« The Accursed--and Expensive--Kings and Pricey Company | Main | Jeff Madrick on Social Security »

December 24, 2004

Why Oh Why Can't We Have a Better Press Corps? (Yet Another Social Security Edition)

The usually-excellent Edmund Andrews of the New York Times talks to CJR Campaign Desk about Social Security. He opens with the ritual "both sides are equally mendacious" declaration:

CJR Campaign Desk: Archives: The Social Security overhaul issue is one where there are a great number of armies of vested interests pushing either an ideological or financial agenda for private accounts or a well-organized union-backed effort to fight Social Security reform. There is a lot of mischaracterization of the issues at stake. It seems to me that one of things we can contribute as journalists is to cut through and identify the real issues that are at stake here...

But when the rubber hits the road it appears that the big lies are--as everyone with even a quarter of a brain knows--on the Bush side:

EA: The first thing to say is that both those [Bush administration long-term deficit] numbers [$3.7 trillion and 10.4 trillion] should be taken with a grain of salt.... [I]t's probably more honest to talk about a $3.7 trillion deficit over the next 75 years. The much higher number, which the administration sometimes calls $10.4 trillion -- sometimes they boost it to $11 trillion.... I think that they use this number to heighten the sense of crisis. One of the administration's themes is that we are at a crisis point [with Social Security]. But there is a lot of debate about that. And even $3.7 trillion, which sounds like a big number, may or may not constitute a crisis.... The problem with throwing out these numbers is that it sounds big, but 75 years is a long time.... [T]he projected gap... can be addressed in a lot of different ways. And these personal savings accounts really don't make much difference one way or another.... [P]eople need to be very, very skeptical about when they hear the rhetoric. They need to be quite skeptical of claims that there is a crisis coming that needs to be addressed right now in a particular way. They need to be very skeptical of any claim that personal savings accounts are the solution to this crisis or shortfall -- because they aren't. They may have a lot of virtues but they really don't do much one way or the other to solve the problem. Some argue that they even, in the long term, make the fiscal gap worse....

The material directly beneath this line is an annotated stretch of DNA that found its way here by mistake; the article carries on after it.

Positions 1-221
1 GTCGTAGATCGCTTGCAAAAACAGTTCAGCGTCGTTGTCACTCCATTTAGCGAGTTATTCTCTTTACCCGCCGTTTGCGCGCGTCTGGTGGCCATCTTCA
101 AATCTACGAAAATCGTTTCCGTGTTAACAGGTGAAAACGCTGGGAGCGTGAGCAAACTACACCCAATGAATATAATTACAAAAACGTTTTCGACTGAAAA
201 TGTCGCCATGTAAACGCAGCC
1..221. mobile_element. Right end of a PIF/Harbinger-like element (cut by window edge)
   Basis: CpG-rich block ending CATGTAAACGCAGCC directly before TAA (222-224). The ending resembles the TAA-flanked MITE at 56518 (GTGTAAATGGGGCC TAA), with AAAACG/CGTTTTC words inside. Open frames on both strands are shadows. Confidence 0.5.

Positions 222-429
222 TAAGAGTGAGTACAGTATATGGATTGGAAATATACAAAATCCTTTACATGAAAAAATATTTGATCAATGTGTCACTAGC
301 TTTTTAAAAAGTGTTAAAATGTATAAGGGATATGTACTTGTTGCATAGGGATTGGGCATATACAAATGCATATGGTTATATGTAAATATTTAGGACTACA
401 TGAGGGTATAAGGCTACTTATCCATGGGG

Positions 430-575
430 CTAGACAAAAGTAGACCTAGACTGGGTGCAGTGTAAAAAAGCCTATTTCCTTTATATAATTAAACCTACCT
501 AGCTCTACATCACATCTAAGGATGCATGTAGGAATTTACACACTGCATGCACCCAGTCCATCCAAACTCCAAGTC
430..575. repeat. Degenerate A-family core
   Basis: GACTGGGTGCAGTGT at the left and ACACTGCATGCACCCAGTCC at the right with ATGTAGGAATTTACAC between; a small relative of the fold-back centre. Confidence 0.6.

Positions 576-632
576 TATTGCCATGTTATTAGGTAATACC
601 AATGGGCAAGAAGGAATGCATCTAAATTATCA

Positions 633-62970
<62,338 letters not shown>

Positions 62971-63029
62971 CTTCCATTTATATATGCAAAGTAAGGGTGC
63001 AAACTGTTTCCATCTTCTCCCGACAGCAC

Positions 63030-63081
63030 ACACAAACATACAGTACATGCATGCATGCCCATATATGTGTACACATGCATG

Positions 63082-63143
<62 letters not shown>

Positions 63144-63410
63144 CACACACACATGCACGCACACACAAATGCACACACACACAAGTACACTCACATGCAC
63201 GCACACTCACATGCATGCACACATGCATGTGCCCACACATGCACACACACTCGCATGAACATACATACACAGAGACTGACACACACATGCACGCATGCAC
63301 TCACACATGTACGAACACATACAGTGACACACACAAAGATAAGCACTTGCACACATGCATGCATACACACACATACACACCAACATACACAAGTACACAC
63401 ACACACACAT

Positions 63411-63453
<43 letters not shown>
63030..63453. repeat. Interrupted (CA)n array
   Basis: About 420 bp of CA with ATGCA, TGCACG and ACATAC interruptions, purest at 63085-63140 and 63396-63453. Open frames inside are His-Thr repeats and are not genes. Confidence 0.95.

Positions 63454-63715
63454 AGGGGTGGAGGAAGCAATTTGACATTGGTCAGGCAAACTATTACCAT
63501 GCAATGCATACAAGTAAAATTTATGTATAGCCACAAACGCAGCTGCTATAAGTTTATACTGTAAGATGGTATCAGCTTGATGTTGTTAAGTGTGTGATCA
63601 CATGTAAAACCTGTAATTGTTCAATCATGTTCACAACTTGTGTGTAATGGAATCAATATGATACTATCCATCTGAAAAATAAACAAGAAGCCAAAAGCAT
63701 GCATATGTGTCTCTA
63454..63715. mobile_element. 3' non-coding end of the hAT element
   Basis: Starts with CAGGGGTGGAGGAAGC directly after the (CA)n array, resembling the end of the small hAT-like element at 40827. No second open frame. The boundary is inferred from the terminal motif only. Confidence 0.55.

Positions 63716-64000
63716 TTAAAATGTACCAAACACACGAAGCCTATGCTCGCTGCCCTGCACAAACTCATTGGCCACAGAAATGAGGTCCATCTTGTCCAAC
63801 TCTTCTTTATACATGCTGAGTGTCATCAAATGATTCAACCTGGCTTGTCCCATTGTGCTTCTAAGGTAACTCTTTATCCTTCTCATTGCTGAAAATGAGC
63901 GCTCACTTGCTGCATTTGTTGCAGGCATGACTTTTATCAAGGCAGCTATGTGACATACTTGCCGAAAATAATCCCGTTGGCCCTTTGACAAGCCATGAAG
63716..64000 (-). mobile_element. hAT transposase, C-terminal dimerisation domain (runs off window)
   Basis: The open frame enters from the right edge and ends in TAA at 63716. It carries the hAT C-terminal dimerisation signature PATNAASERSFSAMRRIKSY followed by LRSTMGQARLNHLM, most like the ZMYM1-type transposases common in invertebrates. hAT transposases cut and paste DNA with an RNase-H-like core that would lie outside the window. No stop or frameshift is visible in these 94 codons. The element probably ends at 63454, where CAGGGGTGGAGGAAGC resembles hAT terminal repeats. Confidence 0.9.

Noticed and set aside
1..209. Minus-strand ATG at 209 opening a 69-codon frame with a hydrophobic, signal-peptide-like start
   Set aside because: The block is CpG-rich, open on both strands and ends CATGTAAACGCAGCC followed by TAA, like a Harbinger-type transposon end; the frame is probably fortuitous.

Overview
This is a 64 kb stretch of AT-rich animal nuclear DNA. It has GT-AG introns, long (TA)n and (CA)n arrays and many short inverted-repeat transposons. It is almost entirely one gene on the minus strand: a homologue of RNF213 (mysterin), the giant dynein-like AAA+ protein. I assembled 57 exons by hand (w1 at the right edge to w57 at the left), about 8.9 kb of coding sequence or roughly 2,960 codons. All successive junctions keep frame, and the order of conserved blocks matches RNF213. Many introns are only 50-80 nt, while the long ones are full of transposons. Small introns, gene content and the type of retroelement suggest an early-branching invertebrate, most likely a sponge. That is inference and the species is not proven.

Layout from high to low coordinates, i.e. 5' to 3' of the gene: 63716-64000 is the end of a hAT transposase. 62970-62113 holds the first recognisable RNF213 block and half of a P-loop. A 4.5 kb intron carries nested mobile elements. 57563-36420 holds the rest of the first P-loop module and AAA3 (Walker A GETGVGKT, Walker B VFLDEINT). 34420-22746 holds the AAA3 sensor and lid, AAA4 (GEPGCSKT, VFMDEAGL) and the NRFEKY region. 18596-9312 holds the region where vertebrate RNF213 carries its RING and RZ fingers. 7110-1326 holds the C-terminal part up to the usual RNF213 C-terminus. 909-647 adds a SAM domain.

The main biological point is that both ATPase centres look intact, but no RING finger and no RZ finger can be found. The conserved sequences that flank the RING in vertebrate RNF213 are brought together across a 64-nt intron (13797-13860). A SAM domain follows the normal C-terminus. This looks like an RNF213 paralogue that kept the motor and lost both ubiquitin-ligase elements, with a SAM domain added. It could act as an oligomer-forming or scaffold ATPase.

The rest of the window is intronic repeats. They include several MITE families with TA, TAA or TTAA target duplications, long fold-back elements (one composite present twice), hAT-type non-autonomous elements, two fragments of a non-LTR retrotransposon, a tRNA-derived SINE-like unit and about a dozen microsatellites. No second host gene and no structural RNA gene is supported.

It's hard. I don't want to be partisan. I don't want to be manipulated by one side or another in this....

But Mr. Andrews, when you open with a declaration of equality--with statements like "great number of armies of vested interests pushing either an ideological or financial agenda for private accounts or a well-organized union-backed effort to fight Social Security reform. There is a lot of mischaracterization of the issues..." you have already been manipulated by the Republicans. As Paul Krugman jokes, if the Bush administration were to claim that the earth is flat, the story leads the following day would be "opinions on shape of earth differ."

Andrews goes on, making it clear that he doesn't really enjoy this particular job:

It's hard. One of the hard things about this subject is that it is rather dry and arcane. Some of the biggest disagreements are over seemingly obscure things that most people, including myself, really don't want to devote a whole lot of brainpower to in our relaxation time... the issues are complex enough that there is a huge opportunity for fudging over the truth of what is really at debate. So that is why I think, in this case, there is a real role for the media to play in dissecting the issues dispassionately because there is an awful lot of smoke and mirrors going on.

And then, at the end, Andrews returns to blaming both parties relatively equally:

And not just on the Republican side. When Democratic groups imply that this is something you can put off for decades -- that's also a very dubious assertion. When people say, "Don't worry about it. The Social Security fund will not actually be exhausted until 2042 and even then Social Security revenues will be good for 80 percent of the obligations at that time" -- that's a misleading way to describe the situation.

But he can't seem to come up with a coherent explanation of why the Democratic talking point--"the Trust fund will last until 2042 and at that point Social Security revenues will be good for 80 percent of obligations"--is misleading. He says its because it denies the need for reducing benefits. But it appears to me a declaration that current projections say that unless more revenues are raised benefits will have to be cut by 20% relative to current law in 2042, and by more in years further in the future:

The misleading part of that [is that there] is a long term gap. The only question is, how much? The sooner you deal with it, the better and less painful it is. And part of that pain very well may be cutting back on future benefits. There is no question that the obligations lined up right now seem to exceed the revenues that people expect to come in, for demographic reasons and others. And each year that you put it off you run a serious risk of forcing more painful choices down the road. And what a lot of people are mobilized to oppose is any hint of reducing benefits. But that might be necessary. The debate needs to be honest and it is often not an honest debate. [Overall,] there's a huge opportunity for mischief in this. It just seems to be much more so than a lot [of other debates].